DURHAM, N.C. (WNCN) – Over the past few months, monkeypox has dominated headlines and has been under the microscope of health officials.
“I think we need to think about things from a health equity lens and make sure that we are reaching the right people. That we are moving at the pace that we need to move,” Dr. Vincent Guilamo-Ramos, the Dean of the School of Nursing at Duke University, said.
Dr. Guilamo-Ramos, Dr. Ibukun Kalu and Dr. Cameron Wolfe, with Duke, addressed several topics regarding monkeypox Friday during a virtual briefing.
“I think the testing is really important here because not only does it help the individual know if they’re positive or not, but it also helps us set up contract tracing,” Dr. Wolfe said.
Doctors at Duke Health said the first symptoms tend to be like the flu, but then a painful rash or cluster of blisters appear.
Wolfe, an infectious disease specialist, said a swab test is done on the blister or rash. He also said it’s imperative that you isolate.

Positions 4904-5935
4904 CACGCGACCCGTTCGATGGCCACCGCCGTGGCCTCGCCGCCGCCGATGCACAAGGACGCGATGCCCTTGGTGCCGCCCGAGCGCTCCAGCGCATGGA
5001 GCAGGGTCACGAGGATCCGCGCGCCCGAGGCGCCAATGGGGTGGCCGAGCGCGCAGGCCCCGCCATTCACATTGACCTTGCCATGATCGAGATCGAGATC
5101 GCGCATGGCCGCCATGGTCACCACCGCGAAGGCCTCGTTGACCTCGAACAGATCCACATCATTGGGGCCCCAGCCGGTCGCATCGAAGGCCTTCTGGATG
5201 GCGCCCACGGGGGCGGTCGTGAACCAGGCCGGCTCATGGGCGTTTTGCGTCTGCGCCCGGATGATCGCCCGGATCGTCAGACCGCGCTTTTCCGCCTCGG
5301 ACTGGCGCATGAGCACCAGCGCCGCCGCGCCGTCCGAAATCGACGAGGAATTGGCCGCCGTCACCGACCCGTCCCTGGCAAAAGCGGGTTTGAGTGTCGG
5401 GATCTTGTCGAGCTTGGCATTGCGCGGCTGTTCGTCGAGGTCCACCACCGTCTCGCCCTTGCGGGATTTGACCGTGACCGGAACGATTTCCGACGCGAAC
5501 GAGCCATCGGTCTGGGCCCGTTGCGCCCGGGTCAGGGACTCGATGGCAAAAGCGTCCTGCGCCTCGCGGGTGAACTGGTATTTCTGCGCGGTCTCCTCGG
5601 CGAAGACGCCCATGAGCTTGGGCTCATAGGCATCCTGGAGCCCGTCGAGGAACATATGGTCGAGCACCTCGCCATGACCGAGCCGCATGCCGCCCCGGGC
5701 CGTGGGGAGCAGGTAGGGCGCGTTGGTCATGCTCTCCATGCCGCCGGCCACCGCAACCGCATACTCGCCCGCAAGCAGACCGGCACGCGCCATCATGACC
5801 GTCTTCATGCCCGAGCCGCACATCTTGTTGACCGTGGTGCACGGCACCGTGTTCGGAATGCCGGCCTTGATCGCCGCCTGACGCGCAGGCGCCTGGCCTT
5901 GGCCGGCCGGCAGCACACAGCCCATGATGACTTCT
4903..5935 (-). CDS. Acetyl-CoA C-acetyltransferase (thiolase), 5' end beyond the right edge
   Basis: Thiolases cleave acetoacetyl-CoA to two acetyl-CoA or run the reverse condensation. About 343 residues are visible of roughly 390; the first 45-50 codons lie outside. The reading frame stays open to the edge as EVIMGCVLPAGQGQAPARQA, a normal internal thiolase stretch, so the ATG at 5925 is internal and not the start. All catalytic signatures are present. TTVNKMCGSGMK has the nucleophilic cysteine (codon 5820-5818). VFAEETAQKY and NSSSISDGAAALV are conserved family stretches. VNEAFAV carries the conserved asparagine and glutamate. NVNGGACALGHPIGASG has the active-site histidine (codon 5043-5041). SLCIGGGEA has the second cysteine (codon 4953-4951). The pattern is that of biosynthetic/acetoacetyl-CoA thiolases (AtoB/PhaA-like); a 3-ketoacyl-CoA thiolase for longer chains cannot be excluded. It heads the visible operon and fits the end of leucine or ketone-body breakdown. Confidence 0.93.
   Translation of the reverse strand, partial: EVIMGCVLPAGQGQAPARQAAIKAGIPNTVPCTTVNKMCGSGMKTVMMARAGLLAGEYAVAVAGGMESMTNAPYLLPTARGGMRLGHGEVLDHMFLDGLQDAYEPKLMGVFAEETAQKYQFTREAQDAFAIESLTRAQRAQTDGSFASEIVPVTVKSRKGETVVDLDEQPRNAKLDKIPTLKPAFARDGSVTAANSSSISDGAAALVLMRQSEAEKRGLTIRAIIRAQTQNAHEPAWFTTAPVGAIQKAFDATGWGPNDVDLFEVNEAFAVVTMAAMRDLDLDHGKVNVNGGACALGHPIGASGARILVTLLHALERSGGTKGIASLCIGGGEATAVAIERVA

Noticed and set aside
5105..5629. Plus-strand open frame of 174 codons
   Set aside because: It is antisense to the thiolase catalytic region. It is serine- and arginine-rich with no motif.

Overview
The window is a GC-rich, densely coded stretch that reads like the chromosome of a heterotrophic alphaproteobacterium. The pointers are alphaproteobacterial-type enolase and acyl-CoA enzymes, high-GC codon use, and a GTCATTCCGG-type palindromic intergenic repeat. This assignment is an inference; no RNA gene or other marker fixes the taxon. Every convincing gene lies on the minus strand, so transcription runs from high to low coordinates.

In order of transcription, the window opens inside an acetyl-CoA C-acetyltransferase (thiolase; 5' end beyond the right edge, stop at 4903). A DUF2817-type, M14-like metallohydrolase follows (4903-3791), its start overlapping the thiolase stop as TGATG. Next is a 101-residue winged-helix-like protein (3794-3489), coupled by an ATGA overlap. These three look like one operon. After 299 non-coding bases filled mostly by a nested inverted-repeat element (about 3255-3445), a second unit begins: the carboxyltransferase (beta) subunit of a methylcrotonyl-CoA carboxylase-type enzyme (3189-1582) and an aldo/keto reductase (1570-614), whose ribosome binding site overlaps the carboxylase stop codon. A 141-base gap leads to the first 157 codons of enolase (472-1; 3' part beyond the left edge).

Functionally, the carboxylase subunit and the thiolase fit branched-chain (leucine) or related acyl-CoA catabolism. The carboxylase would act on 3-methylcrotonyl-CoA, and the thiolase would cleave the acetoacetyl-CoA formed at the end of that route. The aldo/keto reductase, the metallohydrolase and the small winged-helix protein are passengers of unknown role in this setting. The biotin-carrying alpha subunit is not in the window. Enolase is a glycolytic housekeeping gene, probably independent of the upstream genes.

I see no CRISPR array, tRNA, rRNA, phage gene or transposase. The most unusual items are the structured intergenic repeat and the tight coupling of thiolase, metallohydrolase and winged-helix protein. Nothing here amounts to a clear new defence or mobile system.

Dr. Kalu, a pediatrician, said right now there’s very little data when it comes to kids and monkeypox.
“Children get rashes. If a child has a known exposure and a new rash there’s a high chance that it’s monkeypox,” she said.
As far as the vaccine, Dr. Wolfe said the key is not only to get it to those with a known exposure, but also to people at higher risk.
“To really curb the spread of this we also need to get this to people who think they may be at risk,” Wolfe said. “Be that someone sexually (and) someone who has had healthcare exposure. A lot of people in those settings who could benefit before they get potentially exposed.”
They all said a big component of this is combatting misinformation, too.
For instance, you can catch it primarily through skin-to-skin contact and less likely through touching doorknobs or money.